Thursday, 8 December 2011

Poodles...Thousands of em.....Don't shoot 'til you see the whites of their eyes

    In November I did a dog show called Discover Dogs at Earls Court. When I say did a dog show I mean I exhibited some of my work at the show in an attempt to drum up interest and hopefully get some commissions. The show was interesting and was also very successful. The clientele were fairly wide ranging. As well as the expected dog obsessed breeders and general dog nutters wearing sweatshirts with a picture of their dog on the front, were those like me, dog lovers who feel no particular desire to show their affections via the gift of fancy dress. Don't get me wrong, my own dog is no stranger to a pair of reindeer antlers at Christmas, but this is once a year and strictly for the holidays. So most of the punters were pretty normal and simply liked dogs.
Hanna and Ann trying to marshal the Poodles
    One of people I met at the show was a woman called Ann who lived just outside London and had 9 poodles and a puppy bulldog. Could we do a portrait of them she asked? In a word, yes. I did at first think it may be possible to get a group shot of all nine. Looking straight into the lens and throwing shapes on command. This was not the case. In fact one of them vomited and ran out of the room as soon as the first flash fired. The above image shows Hanna, who was assisting on the shoot and the dogs owner trying to convince them all to sit together on the sofa/studio set up we'd built in the conservatory. They had one squeaky toy between them which I think made the sound of an elephant, or was it a horse. Whatever it was the dogs were hilariously indifferent to it. Anyway, try as we might we could never get more than 7 of them together at once.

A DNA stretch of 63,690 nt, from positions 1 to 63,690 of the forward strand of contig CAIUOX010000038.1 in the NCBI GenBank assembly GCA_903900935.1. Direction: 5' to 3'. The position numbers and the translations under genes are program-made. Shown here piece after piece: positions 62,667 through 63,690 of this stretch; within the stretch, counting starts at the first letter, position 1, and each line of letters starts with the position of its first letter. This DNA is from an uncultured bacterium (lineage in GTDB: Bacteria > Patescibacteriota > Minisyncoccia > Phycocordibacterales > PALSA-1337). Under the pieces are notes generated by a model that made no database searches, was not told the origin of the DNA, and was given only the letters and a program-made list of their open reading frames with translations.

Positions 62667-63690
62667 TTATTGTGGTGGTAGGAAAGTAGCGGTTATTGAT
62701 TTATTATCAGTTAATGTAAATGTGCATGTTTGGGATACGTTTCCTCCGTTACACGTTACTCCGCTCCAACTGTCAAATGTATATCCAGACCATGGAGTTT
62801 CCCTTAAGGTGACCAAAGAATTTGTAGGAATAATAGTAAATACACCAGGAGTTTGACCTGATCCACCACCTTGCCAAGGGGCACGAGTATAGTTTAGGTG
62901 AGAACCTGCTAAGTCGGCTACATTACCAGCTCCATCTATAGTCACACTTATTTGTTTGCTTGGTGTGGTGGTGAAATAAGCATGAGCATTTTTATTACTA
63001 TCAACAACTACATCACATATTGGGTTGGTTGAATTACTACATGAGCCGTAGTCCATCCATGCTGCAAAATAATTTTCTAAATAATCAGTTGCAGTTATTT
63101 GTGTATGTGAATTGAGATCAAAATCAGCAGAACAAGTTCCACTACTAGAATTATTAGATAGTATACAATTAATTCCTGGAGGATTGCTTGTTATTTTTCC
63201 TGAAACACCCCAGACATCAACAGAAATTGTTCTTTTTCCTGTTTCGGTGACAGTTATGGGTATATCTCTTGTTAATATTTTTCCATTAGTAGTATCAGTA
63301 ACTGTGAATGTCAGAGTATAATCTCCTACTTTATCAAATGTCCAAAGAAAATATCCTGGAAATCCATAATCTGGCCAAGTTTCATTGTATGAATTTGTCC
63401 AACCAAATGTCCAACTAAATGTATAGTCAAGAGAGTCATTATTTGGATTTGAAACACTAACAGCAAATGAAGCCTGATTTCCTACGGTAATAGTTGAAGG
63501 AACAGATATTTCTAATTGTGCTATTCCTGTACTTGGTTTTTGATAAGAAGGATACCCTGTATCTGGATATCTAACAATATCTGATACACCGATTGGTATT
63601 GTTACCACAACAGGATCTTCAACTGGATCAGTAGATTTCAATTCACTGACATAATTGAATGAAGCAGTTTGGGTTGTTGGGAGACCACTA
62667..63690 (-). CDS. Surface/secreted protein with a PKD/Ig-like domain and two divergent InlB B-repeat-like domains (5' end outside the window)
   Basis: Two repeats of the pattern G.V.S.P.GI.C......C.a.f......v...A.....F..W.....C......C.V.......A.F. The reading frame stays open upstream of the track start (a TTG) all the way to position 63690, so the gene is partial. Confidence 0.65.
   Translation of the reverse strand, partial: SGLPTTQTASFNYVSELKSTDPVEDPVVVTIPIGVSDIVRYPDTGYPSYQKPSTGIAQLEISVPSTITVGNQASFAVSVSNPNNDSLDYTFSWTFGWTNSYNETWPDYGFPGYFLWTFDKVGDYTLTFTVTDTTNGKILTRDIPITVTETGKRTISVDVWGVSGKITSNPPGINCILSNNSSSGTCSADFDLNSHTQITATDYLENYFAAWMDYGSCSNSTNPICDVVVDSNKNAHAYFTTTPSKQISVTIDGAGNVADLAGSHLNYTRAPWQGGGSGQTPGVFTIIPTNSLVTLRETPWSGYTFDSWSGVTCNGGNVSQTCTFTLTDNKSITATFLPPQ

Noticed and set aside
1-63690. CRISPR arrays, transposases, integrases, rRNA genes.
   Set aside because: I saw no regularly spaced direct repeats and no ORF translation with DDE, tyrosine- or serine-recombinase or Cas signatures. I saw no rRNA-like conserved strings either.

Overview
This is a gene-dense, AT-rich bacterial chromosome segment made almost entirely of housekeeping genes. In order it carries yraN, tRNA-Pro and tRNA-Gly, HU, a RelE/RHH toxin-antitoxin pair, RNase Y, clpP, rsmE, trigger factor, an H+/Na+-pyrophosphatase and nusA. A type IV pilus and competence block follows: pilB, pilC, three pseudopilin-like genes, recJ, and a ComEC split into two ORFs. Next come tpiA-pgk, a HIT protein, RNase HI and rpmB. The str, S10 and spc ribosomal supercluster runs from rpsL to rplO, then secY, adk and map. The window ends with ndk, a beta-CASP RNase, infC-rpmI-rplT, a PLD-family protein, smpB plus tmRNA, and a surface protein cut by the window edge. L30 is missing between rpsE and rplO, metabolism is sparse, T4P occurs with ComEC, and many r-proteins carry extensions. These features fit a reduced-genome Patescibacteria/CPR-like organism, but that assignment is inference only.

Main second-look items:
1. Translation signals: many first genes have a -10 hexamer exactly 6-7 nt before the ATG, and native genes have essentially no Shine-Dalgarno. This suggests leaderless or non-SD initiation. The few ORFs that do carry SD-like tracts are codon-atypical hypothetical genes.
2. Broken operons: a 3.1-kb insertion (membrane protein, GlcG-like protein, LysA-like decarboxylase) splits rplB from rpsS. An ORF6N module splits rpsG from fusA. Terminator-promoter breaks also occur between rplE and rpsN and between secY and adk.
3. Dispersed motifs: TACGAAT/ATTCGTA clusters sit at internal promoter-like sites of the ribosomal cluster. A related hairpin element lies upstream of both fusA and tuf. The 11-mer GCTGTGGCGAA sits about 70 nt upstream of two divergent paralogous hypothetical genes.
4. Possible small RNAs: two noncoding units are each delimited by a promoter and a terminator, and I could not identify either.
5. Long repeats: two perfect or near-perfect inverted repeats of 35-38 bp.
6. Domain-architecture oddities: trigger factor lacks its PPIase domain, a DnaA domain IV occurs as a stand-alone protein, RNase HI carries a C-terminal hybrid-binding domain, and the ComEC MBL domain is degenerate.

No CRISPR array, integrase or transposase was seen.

Seven Poodles

In the end we opted to shoot the dogs as single head shots and make something out of it later. The final  images have been used in my book and will be in the dog section of my web site in the not too distant future.It was hard to take a bad shot of any of these dogs. They had that lovely superior look that poodles do so well. We helped this by shooting from a very low angle and trying wherever possible to get eye contact. It was a really tricky and enjoyable shoot.

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